Atlanta Fed: Job Switchers Scoring Big Pay Raises
Wage Gains for Job Switchers
New York, NY — For the last two decades, economists have been worrying about the lack of wage growth for ordinary Americans. However, recent data shows that people who have changed jobs benefit from outsized pay hikes, while their immobile peers do not.
To be clear, wages are showing signs of life across the board, but they are not evenly dispersed. People who have maintained the same occupation and industry for at least a year were only earning three percent more than they did last year. In contrast, “job switchers” were making 4.2% more than a year before. (Source: “Atlanta Fed Data Show Pay Gains for Job Changers: Chart,” Bloomberg, August 17, 2016.)
This gap in wage growth is more than just a single data point. In May, the disparity stood at 1.3%, which is incidentally the widest margin since 2001. The effects are strongest for young, full-time workers with marketable skills for the modern economy.
Information from ADP Research Institute shows that these wage effects are strongest among workers between the ages of 25 to 34, particularly those working in the Midwest and Northeast. (Source: “The Special Few Who Are Getting Raises in This Economy,” The Atlantic, February 8, 2016.)
That being said, industries like energy and construction fail to provide similar gains to their workers. This would suggest that the positive effects of job switching are reserved for skilled labor positions, meaning that bargaining power is the deciding factor.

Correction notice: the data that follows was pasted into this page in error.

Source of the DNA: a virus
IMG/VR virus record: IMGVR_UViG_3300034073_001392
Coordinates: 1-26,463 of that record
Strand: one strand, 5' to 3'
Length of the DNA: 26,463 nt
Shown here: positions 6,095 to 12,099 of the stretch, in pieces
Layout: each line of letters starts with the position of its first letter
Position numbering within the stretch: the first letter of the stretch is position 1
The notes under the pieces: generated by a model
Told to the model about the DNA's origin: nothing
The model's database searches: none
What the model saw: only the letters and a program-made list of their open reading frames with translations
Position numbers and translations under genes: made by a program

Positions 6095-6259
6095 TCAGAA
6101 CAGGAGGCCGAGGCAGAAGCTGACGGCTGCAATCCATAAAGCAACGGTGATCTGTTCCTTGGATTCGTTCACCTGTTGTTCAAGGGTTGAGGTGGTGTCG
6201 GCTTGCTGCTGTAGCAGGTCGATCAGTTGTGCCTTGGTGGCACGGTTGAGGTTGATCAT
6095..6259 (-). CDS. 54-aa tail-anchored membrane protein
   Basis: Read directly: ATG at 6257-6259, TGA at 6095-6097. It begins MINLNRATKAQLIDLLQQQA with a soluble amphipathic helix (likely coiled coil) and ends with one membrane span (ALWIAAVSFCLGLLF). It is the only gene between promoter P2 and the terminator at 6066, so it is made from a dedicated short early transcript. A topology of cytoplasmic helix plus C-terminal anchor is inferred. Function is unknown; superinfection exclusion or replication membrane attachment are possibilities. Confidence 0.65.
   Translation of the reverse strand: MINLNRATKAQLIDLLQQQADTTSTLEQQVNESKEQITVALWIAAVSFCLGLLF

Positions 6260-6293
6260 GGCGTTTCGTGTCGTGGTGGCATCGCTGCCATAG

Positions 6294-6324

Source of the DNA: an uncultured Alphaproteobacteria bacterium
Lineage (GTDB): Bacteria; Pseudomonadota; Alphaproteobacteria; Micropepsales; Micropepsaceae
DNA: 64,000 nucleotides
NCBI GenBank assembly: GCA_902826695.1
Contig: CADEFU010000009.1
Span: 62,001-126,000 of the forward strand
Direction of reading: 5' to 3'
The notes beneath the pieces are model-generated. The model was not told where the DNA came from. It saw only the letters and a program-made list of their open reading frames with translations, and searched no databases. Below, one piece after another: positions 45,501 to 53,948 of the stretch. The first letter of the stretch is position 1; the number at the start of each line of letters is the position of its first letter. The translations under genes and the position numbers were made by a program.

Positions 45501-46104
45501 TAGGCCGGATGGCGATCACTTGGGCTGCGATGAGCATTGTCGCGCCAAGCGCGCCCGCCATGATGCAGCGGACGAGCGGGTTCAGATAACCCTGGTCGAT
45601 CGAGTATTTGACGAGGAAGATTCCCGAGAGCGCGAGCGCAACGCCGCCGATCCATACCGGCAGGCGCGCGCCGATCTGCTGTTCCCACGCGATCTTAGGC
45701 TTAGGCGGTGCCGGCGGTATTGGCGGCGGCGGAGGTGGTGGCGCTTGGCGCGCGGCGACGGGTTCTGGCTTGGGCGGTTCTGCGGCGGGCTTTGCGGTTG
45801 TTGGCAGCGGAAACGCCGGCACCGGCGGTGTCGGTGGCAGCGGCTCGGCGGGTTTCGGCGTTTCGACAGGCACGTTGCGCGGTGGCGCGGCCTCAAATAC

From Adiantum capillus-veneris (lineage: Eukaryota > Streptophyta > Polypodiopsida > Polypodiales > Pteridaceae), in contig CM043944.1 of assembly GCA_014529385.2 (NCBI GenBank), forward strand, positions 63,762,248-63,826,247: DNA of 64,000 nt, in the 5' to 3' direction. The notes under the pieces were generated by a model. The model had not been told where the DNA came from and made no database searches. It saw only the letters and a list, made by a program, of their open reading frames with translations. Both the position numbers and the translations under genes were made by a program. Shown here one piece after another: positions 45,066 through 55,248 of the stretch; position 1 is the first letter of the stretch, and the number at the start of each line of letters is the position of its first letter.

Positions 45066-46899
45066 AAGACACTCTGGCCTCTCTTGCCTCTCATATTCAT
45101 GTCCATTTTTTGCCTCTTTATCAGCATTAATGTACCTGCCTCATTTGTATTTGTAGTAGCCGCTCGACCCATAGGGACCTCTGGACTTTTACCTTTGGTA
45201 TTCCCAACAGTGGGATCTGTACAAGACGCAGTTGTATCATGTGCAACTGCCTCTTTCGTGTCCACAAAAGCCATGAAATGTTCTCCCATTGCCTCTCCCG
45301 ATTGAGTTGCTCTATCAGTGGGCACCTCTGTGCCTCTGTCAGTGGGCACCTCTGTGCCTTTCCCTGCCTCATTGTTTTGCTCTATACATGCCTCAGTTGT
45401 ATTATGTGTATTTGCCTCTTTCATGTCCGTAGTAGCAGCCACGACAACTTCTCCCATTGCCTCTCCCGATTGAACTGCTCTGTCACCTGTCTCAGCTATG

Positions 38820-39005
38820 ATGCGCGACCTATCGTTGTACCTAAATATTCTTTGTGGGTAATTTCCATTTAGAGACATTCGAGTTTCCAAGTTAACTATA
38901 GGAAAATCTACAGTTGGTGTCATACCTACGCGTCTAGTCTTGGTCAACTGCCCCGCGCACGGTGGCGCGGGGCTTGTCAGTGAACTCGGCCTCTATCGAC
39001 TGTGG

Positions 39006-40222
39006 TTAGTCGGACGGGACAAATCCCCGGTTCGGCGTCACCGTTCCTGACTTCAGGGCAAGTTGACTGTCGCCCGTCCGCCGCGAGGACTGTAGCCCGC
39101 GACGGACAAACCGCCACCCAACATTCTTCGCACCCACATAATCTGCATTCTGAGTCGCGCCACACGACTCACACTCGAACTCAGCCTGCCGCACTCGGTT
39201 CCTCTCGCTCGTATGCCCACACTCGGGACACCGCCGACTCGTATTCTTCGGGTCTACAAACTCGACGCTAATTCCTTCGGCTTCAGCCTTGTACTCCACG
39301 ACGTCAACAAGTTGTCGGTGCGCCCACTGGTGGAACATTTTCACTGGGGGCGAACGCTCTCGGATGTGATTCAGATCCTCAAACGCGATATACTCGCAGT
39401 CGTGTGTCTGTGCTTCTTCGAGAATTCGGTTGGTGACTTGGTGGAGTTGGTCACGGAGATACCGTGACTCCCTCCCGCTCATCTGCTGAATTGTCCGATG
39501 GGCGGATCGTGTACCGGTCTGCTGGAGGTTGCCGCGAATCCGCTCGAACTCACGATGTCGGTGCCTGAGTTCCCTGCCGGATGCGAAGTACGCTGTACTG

Workers with skills for the knowledge economy are thought to be scarce but necessary, thus giving them the upper hand when at the negotiating table. Unskilled workers simply don’t have that luxury, nor, does it seem, do part-time workers.
When transitioning to full-time jobs, part-time workers appear willing to accept lower wages, as long as it leads to employment. The idea is that a greater number of hours in aggregate still leads to higher overall pay, and the job may include benefits. A research report from the Federal Reserve Bank of San Francisco corroborates these findings. (Source: “What’s Up with Wage Growth?” Federal Reserve Bank of San Francisco, March 7, 2016.)
“Many workers on the sidelines of the labor force or holding part-time positions have been moving into full-time employment,” the report said. “The vast majority of these new workers earn less than the typical full-time employee, so their entry pushes down the average wage.”
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